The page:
Cultural Protocols

Cultural Protocols


Traditions of knowledge sharing and learning have taken place and continue to take place on this land since the time of the Ancestors and the Dreaming. 

Culture, customs, spirituality, language and Dreaming are embedded within the landscape and life of this land. As an institution of education, Macquarie is committed to creating spaces for the continuation of Aboriginal knowledge and learning, as unique and vital components of our shared national culture and history. 

The Cultural Protocols document has been prepared by Walanga Muru to encourage recognition and respect for Aboriginal Australians’ knowledge, cultural practices and stories at Macquarie University. Staff and students at the University are welcome to discuss this document or other Aboriginal-specific matters with Walanga Muru staff. 

This document is recommended for all Macquarie students and staff and provides a guide for appropriate definitions, respect, language and terminology at the University; and sets the cultural and historical context in which these protocols are based. A strong, respectful relationship with Aboriginal Australians and their Communities has the potential to enrich educational experiences.

Principles and reconciliation

The Macquarie University Aboriginal Cultural Protocols are underpinned by the Macquarie University Reconciliation Action Plan (RAP). Reconciliation action plans provide a framework for organisations to realise their vision for reconciliation. They are practical plans of action built on relationships, respect and opportunities. These plans create social change and economic opportunities for Aboriginal Australians. Positive relationships and high levels of respect deliver opportunities, which provide the best outcomes for Aboriginal Australians at Macquarie.


The development of genuine and respectful relationships between Aboriginal and non-Aboriginal Australians is a fundamental step towards the goal of reconciliation. Relationships based on high levels of trust, a lack of prejudice and the growth of strong partnerships is a positive step forward for all staff and students at Macquarie.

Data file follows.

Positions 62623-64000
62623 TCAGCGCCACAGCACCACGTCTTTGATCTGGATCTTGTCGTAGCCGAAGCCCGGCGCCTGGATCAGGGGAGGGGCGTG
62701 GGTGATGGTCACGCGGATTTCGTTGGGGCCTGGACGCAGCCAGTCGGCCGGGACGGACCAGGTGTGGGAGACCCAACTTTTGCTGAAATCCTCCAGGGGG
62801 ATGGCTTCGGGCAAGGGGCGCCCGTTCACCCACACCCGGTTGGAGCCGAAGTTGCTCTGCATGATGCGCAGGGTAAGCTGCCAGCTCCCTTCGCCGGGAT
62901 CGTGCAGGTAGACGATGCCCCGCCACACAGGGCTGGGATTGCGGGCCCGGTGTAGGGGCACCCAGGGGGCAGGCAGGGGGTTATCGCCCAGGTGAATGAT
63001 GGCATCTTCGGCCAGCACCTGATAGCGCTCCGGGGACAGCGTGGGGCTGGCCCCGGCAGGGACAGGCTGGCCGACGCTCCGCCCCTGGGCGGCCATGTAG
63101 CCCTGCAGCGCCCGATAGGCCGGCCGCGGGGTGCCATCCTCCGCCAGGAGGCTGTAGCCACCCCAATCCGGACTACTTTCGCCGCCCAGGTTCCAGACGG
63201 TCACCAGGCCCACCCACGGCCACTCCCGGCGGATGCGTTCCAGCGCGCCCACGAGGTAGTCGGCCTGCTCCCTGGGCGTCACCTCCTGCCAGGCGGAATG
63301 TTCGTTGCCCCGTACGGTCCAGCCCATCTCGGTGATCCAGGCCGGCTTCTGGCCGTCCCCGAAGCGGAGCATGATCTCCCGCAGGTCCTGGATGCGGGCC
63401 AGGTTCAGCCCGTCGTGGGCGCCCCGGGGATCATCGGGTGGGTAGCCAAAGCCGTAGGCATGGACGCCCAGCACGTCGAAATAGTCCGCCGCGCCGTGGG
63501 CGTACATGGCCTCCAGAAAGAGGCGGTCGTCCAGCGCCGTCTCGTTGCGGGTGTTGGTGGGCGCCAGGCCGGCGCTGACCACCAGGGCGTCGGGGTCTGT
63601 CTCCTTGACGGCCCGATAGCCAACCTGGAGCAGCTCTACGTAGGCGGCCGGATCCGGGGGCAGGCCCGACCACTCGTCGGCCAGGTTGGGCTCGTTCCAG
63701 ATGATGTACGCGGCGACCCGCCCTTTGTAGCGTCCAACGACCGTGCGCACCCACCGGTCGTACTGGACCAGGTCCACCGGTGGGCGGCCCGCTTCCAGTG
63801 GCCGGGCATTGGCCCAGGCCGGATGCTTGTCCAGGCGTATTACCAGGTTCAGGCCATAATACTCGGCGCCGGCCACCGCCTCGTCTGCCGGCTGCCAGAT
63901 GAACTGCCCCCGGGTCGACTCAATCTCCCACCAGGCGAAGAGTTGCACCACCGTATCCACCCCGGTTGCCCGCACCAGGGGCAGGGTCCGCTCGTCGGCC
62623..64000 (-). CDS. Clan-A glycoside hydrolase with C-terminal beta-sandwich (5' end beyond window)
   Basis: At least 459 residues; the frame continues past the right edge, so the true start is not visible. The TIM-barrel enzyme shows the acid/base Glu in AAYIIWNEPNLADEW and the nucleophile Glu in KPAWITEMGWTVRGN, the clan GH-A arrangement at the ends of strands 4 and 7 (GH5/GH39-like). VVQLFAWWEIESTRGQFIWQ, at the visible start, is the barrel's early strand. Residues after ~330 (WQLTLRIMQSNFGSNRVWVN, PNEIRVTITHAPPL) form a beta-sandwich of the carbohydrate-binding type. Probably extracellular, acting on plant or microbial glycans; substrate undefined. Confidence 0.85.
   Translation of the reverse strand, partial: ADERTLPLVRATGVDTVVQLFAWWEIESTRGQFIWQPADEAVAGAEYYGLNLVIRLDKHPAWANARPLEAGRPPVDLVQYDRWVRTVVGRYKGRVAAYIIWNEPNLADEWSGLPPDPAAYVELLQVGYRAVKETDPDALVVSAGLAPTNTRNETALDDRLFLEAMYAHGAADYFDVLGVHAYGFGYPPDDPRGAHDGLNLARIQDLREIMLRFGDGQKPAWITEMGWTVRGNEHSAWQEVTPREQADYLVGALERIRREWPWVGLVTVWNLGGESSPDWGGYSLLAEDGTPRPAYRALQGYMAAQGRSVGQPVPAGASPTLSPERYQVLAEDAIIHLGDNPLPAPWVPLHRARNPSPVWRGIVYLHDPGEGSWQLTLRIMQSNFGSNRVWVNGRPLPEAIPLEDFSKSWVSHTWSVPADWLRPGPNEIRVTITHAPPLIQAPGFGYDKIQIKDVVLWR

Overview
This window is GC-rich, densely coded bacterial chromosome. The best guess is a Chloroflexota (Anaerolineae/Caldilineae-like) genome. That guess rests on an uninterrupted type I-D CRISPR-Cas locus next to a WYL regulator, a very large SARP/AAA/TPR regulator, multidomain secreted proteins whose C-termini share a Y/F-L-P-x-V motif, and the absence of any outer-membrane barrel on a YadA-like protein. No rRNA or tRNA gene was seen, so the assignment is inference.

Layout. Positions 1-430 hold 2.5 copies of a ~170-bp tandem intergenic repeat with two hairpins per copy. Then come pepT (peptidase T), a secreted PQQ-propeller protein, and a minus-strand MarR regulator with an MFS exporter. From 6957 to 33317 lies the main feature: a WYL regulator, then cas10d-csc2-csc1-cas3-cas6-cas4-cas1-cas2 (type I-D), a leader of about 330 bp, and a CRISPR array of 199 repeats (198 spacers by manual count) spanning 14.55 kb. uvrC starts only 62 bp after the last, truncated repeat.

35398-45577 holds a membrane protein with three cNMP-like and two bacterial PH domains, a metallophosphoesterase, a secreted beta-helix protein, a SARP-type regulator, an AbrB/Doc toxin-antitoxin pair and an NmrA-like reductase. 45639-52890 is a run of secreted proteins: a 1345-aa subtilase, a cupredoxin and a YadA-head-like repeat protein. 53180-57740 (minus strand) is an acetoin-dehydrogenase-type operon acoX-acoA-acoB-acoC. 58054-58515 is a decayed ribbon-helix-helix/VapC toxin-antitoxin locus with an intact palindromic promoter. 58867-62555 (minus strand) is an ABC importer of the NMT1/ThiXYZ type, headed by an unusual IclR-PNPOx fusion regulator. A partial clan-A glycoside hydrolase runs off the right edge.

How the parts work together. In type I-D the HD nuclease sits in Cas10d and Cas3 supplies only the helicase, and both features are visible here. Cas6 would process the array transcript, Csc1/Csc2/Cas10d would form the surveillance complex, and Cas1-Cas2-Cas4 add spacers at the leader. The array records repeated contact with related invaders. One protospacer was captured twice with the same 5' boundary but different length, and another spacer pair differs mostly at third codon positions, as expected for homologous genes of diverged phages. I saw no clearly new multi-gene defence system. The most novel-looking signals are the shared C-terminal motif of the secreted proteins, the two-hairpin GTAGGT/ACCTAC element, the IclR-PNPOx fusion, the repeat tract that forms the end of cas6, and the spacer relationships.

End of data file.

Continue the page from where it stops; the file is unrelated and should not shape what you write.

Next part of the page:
Another fundamental principle for Aboriginal Cultural Protocols is respect – respect for Aboriginal heritage and culture, and the rights of Aboriginal people to own and control their culture. This includes respect for customs, points of view and lifestyle. Understanding the historical context of Aboriginal Australians and recognising the accomplishments and continuation of one of the oldest known cultures shows knowledge and respect.


Strong relationships and respectful understanding can build opportunities for Aboriginal and Torres Strait Islander Peoples at Macquarie University. 

Increasing access to tertiary education, and including the Aboriginal voice in decision-making processes, has the potential to provide Aboriginal and Torres Strait Islander Peoples with vocational and tertiary pathways to success. At Macquarie, the establishment of Aboriginal and Torres Strait Islander student groups, the inclusion of Aboriginal and Torres Strait Islander staff and students on committees, and the building of our Aboriginal and Torres Strait Islander workforce capacity are all big steps forward for the continuing success of Aboriginal and Torres Strait Islander staff and students.


Aboriginal Australians have a strong and continuing relationship with their Country’s Land and Waters. This connection to the Land is fundamental to their wellbeing. Culture, Law, Lore, spirituality, social obligations and kinship all stem from relationships to and with the Land.  

Aboriginal Australians belong to the Land, rather than owning it. The Land is sacred and spirituality, Dreaming, sacred sites, Law and Lore are within it. Land is a living thing, often described as ‘Mother’.  

Aboriginal Australians have culturally specific associations with the Land and these vary between Communities. An Aboriginal Community’s cultural associations with their Country may include or relate to cultural practices, knowledge, songs, stories, art, pathways, flora, fauna and minerals. These cultural associations may include custodial relationships with particular landscapes.

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